While African Americans are 3 times more likely than Caucasians to be diagnosed with multiple myeloma (MM)—and twice as likely to die of the disease—they are underrepresented in MM disease research.
While African Americans are 3 times more likely than Caucasians to be diagnosed with multiple myeloma (MM)—and are twice as likely to die of the disease—they are underrepresented in MM disease research. Advances in the treatment of MM may have left this patient population behind—improved overall survival for MM has predominantly been observed in patients of Caucasian descent. A newly published study that represents comprehensive genomic analysis of tumor type in patients of African descent seeks to bring much-needed clarity to potential ancestry-related differences in the biological mechanisms of MM.
The study, led by Zarko Manojlovic, PhD, of the University of California’s Keck School of Medicine and published in PLOS Genetics, prospectively observed the natural history of MM through a comprehensive profiling of 1000 MM cases at diagnosis, with multiple biological and clinical follow-up points. Patients reported their ethnicity, which allowed researchers to perform genomic analyses to assess differences among tumors based on self-reported race as well as on genetic ancestry data. A total of 127 African-American patients and 591 Caucasian patients were included in all downstream analyses.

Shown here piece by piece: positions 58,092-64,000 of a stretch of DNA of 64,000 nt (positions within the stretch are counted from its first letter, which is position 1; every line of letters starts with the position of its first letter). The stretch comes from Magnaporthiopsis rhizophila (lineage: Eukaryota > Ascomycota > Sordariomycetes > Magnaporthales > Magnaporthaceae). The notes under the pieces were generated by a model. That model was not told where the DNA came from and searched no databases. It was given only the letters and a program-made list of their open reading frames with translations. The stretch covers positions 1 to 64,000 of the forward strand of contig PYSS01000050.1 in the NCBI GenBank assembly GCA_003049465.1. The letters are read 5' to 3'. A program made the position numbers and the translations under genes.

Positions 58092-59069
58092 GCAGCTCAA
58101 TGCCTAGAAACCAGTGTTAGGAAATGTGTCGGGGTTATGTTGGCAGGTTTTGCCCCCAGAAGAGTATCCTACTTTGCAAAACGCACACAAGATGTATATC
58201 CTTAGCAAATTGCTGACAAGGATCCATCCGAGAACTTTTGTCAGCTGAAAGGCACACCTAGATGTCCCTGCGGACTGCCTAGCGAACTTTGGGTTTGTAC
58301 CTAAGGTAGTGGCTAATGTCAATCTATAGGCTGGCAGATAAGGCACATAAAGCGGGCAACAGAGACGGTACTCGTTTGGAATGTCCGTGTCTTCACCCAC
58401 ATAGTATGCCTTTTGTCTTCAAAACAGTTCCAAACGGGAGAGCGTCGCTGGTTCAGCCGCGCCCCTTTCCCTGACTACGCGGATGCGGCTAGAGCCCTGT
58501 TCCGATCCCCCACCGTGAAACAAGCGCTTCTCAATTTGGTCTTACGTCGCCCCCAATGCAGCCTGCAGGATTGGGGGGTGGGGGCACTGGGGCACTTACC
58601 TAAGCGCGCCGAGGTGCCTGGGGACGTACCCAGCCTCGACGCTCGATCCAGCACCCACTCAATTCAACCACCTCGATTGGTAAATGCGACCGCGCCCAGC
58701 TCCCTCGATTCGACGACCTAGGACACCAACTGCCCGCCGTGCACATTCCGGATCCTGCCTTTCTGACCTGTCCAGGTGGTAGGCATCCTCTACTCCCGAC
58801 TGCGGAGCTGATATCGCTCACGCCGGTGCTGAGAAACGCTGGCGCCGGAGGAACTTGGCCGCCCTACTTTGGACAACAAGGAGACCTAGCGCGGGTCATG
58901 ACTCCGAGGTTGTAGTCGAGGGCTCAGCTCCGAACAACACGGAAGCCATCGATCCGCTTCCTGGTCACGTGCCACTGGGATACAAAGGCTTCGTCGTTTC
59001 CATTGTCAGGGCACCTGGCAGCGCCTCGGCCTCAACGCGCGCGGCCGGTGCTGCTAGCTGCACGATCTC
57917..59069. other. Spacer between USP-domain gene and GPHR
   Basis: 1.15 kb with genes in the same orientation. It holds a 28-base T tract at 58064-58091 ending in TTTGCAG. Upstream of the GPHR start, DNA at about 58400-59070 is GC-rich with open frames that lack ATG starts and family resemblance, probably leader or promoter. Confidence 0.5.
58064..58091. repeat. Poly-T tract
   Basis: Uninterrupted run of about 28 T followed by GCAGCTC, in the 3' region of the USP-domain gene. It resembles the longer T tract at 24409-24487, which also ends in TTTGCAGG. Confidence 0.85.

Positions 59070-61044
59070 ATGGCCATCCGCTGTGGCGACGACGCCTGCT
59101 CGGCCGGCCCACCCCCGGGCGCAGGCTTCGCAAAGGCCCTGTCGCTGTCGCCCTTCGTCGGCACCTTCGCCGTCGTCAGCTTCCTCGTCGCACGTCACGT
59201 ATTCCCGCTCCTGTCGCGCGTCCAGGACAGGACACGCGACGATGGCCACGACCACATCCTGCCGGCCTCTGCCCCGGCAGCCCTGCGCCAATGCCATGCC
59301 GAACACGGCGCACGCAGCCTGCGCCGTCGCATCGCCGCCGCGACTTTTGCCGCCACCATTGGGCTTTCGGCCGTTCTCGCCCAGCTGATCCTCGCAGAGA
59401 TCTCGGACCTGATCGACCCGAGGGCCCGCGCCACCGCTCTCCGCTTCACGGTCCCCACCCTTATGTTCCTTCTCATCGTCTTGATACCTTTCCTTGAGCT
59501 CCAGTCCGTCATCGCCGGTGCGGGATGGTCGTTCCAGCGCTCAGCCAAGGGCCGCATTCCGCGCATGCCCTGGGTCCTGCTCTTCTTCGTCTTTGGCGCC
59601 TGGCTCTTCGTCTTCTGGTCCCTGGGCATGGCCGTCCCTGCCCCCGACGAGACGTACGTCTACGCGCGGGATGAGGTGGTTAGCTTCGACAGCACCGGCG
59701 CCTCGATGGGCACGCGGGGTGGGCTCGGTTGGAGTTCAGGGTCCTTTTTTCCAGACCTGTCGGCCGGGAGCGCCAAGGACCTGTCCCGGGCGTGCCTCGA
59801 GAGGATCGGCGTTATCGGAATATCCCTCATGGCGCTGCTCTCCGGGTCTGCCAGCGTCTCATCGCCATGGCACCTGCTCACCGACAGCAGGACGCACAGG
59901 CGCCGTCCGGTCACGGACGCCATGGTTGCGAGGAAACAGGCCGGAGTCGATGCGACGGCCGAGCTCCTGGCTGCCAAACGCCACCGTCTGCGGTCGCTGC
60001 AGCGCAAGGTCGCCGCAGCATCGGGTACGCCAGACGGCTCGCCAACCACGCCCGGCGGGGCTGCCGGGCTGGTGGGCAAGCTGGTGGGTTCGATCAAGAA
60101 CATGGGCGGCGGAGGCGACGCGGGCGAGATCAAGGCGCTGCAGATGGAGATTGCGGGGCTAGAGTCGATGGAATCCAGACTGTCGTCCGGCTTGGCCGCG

The researchers observed a 2-fold increase in early-age onset of MM (disease onset from 40 to 49 years of age) among African-American patients (11%) versus Caucasian patients (4.6%). They also identified a reverse effect in later ages of onset (between 70 and 79 years of age), with a significantly higher frequency in Caucasian patients (22%) than in African-American patients (14%).
The following differences in genetic mutations between the 2 populations were also observed:
It is critical to better understand the difference between MM tumors in these 2 patient populations, the authors conclude, in order to improve clinical management of the disease for all patients, not just for a subset of those diagnosed with the disease. “We in the cancer genomics community have a responsibility to ensure that our studies represent true population diversity so we can understand the role of ancestry and biology in health outcomes,” fellow study author John D. Carpten, PhD, told USC News. “The new candidate myeloma genes we identified in the African-American population may have been overlooked because of the lack of diversity in previous genomic efforts.”